Refinance Index surges 17.5%
Mortgage application activity finally showed a noticeable response to the more attractive mortgage rate levels. According to the Mortgage Bankers Association, overall application activity jumped 12% for the week ending Sept. 29 with gains in both purchases and refinancings. The Refinance Index surged 17.5% to 1971, which is in line with expectations. This is the highest the index has been since mid-October 2005 when it was 2096. After declining for two weeks, the Purchase Index rose back above 400 with a 7.6% jump to 404.6.
Mortgage rates were unchanged to one basis point lower this week, according to Freddie Mac's latest survey. With rates remaining favorable, application activity is expected to have increased slightly more this week. JPMorgan, for example, expects next week's MBA report to show the Refinance Index moving above 2000, though remaining below 2100.
Freddie Mac's weekly survey reported that the 30-year fixed mortgage rate fell one basis point to 6.30%. This is the lowest rates have been since early March of this year. Meanwhile, 15-year fixed mortgage rates and 5/1 hybrid ARM rates were unchanged at 5.98% and 6.00%, respectively. And last, the one-year ARM rate also slipped one basis point to 5.46%.
Remarking on the mortgage rate levels, Freddie Mac Chief Economist Frank Nothaft said the jump in refinancing activity last week was due in part to "homeowners who are refinancing ARMs rather than waiting for them to reset in the future when rates may be higher."
"Even though rates have fallen recently, housing activity continues to slow while new construction wanes, leading [Federal Reserve Chairman Ben Bernanke] to expect that the national economic rate of growth will lose up to one full percentage point in the last half of this year, " Nothaft added.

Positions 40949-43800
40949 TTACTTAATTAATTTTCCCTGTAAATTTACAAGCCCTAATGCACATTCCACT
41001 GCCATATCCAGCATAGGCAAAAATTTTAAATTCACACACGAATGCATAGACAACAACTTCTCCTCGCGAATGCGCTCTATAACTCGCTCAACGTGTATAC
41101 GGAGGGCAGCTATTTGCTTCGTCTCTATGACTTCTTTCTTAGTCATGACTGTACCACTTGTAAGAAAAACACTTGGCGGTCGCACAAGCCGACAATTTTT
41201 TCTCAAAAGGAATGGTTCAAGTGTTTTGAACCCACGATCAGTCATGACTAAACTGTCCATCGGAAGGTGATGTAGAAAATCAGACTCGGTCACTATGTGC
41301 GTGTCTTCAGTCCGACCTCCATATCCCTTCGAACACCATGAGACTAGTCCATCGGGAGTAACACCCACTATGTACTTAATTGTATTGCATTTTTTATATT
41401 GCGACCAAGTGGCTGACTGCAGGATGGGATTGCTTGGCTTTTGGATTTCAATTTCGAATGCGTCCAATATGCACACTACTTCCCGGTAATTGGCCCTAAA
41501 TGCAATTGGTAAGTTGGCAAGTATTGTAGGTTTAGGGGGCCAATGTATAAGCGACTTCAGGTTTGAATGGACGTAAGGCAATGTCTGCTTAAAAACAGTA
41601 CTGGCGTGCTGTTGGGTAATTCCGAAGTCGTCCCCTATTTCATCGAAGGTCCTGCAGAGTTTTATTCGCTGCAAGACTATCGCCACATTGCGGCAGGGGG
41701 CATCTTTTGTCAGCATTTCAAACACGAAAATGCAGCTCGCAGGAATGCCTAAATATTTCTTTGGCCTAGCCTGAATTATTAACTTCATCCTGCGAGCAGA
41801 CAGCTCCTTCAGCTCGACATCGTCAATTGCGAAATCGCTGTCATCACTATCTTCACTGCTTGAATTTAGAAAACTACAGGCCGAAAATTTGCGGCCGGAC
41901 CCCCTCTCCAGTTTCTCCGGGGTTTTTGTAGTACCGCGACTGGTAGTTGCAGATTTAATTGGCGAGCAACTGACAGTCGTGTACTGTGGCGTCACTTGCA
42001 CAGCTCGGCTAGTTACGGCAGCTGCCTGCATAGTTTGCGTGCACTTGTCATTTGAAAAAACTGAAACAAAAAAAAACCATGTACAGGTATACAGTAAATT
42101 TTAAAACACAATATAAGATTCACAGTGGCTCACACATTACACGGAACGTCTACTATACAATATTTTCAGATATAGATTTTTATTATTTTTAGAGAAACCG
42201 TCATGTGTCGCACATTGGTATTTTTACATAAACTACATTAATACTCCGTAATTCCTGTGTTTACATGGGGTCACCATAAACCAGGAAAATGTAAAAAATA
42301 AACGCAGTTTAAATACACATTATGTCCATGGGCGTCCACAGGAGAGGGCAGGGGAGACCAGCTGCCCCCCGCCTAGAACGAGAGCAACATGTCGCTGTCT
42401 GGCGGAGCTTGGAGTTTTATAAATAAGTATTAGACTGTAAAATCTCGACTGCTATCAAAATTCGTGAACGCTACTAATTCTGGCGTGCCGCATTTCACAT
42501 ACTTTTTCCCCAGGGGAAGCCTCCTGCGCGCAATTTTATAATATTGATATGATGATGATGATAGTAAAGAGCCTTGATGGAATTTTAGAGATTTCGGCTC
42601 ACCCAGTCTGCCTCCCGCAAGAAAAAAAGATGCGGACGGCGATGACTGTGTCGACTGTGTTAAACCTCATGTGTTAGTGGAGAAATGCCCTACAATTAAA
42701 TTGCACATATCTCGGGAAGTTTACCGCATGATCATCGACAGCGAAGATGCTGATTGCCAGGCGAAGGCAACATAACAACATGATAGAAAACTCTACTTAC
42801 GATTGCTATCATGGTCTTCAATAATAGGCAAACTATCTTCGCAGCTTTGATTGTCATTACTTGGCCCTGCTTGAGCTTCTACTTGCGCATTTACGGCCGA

In research last week from JPMorgan, analysts talked about the impact ARM to fixed refinancings would have on the Refinance Index and prepayments for 2007. They believe the MBS Refinance Index could be boosted by 5% to 10% as ARM borrowers nearing their reset look to refinance into alternative products.
"This means that the MBA Refinancing Index of 1700-1800 that we are seeing now could be 1900-2000 next year with no change in rates and no change in agency fixed rate prepayments," JPMorgan analysts said. They calculated there would be $400 billion in resets next year.
Translated into CPRs, JPMorgan analysts estimate the ARM resets could add 3 CPR to speeds in 2007. However, partially offsetting this is the anticipated decline in cash-out refinancings due to the slowing housing market. As a result, "the net effect would be less than a 1 CPR increase in market speeds," analysts said.
The September prepayment reports were released last Thursday evening. As of ASR's press time, speeds were predicted to slow 10% to13% in 4.5% through moderately seasoned 5.5% coupons. Speeds on more seasoned 5.5s through 6.5s were expected to range from 9% slower to 2% slower. The primary reason for the slowing in September was due to three less collection days as well as slowing seasonals. However, the rally in August and into September was offsetting the decline to some extent as refinancing activity had steadily picked up.